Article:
I wonder about these words of Jesus, for they come to us as well. It is not for us to know the times and the periods that the father has set. His words obviously rule out the age old effort of people to predict when Jesus would return. I always find it fascinating and disturbing that so many people over the years made predictions when Jesus would return. I find it even more fascinating that there are people who actually believe these predictions. The first prediction was the year 500. Some are saying 2020 is the year. It is a waste of time to try to predict for it is not for us to know.

              I think these words go beyond the predictions of Christ’s return. I think they set a limit to our natural instinct of trying to be in control. We are not in control of God, life often is a mystery and we should not manipulate others. It is not up to us to determine the destiny of others based on how they live, who they are and what life choices they make.  In short, we cannot and should not play God! There are areas of this life, this world, the complexities and intricacies of being human that we can neither control nor fully understand. The best way is to accept our limitations and to trust God for God’s times and periods are perfect!

              Jesus does not leave it at his honest answer of “it is not for you to know.” No, he continues with a promise, the promise of the Holy Spirit who would enable them to be Jesus’ witnesses.

              I have said this before, but I think it is important to say again: We are called to be God’s witnesses. We are not called to be God’s lawyers to build a defense, develop a case strategy or negotiate or bargain with the world. God does not need defending. We are God’s witnesses.

              We are not called to be judges with authority to hear, determine, preside, rule and condemn the guilty. We are called to be witnesses.

              We are not God’s jury to decide whether a person or the world is “guilty” or “not guilty”.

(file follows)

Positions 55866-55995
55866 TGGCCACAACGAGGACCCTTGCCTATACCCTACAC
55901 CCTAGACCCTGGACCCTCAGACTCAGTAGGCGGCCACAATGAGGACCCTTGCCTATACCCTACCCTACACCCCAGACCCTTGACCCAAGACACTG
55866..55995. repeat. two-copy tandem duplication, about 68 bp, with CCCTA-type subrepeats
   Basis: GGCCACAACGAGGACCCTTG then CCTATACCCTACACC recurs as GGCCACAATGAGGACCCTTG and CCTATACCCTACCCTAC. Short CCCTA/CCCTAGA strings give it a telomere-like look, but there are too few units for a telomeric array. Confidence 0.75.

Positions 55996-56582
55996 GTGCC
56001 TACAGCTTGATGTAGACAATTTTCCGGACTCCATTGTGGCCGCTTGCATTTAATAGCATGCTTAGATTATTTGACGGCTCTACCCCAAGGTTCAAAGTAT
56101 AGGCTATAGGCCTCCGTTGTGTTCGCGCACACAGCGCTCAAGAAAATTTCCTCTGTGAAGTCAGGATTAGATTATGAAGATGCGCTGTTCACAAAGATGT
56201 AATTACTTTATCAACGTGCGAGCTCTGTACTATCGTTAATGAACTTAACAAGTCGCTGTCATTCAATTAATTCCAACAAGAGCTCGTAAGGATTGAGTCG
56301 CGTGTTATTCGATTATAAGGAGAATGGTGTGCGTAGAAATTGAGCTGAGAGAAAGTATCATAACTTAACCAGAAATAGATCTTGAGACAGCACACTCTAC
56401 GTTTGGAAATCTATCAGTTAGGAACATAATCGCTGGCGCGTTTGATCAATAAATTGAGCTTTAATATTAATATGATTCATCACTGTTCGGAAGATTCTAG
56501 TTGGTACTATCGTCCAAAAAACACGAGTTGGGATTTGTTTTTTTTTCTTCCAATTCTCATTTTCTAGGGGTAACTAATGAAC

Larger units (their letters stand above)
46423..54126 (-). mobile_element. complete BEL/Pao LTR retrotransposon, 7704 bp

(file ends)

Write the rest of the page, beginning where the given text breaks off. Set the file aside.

The distinction between a witness and a lawyer, judge or jury is significant. A witness speaks about what she has seen, a witness speaks about what he observed. We, through the work of God’s Spirit are witnesses of the death and resurrection of Jesus Christ. We are witnesses of God’s love of human kind, of forgiveness of sins, of new life in Christ. Being a witness is an honor and responsibility but it has its limitations. Perhaps we should accept the limitations of what it means to be a witness of Jesus. We can only point towards Him who conquered death. It is not up to us force or move people to faith. We are only witnesses! 

              But there is another question in this paragraph. “Why do you stand looking up toward heaven?” These men had experienced a lot over the previous 40 days, the turmoil of their friend being arrested, killed, and his resurrection to this point when he ascended into heaven. And now they just stood there, looking up, perhaps wondering, “what now?” They had to wait 10 more days for Pentecost. They had no control over God’s timetable.

              And as we all know, waiting is not easy. It is incredibly difficult to have a pause. I suspect that we have now a better understanding of the challenge of waiting and pausing. I am sure they were frustrated, perhaps wondering when they will be able to go out and be witnesses. Doubt may have seeped in. Whatever it was, the result was that they became passive staring up toward heaven. Heads in the clouds, one could say.